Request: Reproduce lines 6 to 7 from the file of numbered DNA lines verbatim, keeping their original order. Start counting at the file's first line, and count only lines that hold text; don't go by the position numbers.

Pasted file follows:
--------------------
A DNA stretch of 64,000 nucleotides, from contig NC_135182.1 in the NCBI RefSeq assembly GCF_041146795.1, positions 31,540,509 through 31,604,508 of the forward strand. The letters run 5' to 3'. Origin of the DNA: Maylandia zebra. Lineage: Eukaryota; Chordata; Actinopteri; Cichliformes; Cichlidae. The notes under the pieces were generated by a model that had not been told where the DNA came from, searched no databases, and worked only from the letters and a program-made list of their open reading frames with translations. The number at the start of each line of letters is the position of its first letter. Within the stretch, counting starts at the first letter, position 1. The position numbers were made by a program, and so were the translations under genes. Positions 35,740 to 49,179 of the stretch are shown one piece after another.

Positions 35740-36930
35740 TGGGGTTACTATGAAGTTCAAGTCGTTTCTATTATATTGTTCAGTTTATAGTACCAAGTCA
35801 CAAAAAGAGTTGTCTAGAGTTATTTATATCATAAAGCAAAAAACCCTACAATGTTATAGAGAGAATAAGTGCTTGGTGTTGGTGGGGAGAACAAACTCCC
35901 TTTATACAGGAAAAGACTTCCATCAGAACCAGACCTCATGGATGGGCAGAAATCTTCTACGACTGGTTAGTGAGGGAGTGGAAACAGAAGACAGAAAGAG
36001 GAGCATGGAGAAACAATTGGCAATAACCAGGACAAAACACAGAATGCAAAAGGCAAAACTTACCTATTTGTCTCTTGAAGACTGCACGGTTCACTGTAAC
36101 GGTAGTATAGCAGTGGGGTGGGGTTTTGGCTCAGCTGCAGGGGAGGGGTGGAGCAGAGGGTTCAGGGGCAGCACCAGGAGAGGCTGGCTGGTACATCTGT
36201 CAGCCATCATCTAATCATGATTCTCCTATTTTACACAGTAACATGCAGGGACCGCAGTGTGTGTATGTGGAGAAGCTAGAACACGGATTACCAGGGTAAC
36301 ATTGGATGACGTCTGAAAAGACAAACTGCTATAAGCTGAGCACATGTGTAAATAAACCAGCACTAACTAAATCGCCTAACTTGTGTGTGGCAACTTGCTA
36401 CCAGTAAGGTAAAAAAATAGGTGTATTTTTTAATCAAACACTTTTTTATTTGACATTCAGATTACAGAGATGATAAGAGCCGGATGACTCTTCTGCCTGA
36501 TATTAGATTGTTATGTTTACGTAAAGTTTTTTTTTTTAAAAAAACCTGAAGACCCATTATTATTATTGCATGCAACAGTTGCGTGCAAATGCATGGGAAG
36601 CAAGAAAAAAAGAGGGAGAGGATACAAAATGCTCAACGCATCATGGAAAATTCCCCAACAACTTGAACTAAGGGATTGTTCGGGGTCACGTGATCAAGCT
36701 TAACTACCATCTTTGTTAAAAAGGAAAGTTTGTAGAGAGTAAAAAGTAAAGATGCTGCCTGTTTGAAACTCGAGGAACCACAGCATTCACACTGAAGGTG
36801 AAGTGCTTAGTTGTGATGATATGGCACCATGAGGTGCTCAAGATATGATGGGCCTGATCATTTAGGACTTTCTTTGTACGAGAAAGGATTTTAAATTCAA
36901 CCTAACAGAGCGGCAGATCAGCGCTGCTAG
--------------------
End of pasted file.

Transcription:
36001 GAGCATGGAGAAACAATTGGCAATAACCAGGACAAAACACAGAATGCAAAAGGCAAAACTTACCTATTTGTCTCTTGAAGACTGCACGGTTCACTGTAAC
36101 GGTAGTATAGCAGTGGGGTGGGGTTTTGGCTCAGCTGCAGGGGAGGGGTGGAGCAGAGGGTTCAGGGGCAGCACCAGGAGAGGCTGGCTGGTACATCTGT